An accurate knowledge of vertical permeability (kv) in a thick reservoir is critically important to the design of a successful reservoir sweep development. However, the in-situ vertical permeability is very difficult to ascertain and may not be the same as those measured from core analyses. In this paper the usefulness of understanding ‘abnormal’ RFT data from a producing field is presented, together with a proposed methodology to estimate in-situ vertical permeability through matching RFT data under dynamic conditions.

An ‘abnormal’ vertical pressure gradient (twice the expected value) was detected by RFT within a 140 feet thick limestone reservoir in close proximity to an active producer. Attempts were made to match the data using a fine grid 3D simulation sector model whilst honouring conventional core analysis data (kv/kh ratio of 0.2 to 0.7). It was found impossible to match the gradient with this relatively high kv/kh ratio, even with only the upper perforations on production (indicated by historical PLT logs). Several different assumptions were required to achieve an acceptable pressure distribution match. One case assumed Stylolite layers had very low permeability. In another, uniformly lower vertical permeability for entire layers was necessary. Although a unique solution was not possible, the results strongly suggested that vertical permeability might be lower than previously understood.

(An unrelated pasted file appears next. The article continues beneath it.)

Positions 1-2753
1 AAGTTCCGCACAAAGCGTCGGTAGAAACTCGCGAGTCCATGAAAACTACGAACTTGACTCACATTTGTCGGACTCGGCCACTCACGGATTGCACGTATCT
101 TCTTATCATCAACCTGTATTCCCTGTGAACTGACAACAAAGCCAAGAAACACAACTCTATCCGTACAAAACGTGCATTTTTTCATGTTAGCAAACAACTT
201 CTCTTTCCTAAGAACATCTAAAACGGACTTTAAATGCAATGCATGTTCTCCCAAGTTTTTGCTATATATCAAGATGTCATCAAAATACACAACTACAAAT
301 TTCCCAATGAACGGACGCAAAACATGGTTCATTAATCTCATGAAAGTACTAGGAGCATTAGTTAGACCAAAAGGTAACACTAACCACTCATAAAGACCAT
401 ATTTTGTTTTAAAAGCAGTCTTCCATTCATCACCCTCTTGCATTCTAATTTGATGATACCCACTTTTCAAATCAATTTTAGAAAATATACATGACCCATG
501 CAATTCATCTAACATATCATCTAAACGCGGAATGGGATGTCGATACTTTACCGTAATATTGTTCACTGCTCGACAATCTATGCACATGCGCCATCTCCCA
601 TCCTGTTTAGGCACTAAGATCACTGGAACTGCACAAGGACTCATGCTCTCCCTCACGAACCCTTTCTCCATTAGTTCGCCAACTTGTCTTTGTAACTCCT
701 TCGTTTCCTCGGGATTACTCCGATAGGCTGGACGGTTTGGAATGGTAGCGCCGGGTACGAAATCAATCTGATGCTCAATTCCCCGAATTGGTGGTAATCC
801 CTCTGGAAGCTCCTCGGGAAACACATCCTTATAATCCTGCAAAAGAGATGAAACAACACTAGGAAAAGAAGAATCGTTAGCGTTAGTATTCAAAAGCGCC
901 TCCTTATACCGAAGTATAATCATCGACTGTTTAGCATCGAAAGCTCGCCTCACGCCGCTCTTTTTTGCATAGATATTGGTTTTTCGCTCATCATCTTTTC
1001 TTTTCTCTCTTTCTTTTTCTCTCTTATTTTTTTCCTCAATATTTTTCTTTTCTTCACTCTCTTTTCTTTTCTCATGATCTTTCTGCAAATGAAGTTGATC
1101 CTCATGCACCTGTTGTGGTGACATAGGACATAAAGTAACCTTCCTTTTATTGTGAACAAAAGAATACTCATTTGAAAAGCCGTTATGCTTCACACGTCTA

Due to the impact of reduced vertical permeability upon future field development, a specialized test to reliably measure in-situ vertical permeability was designed via 3D simulation. The test monitors a pressure wave generated by a partial penetration well at an offset, fully penetrating, well via RFT measurements. The expected pressure responses for such a test are presented.

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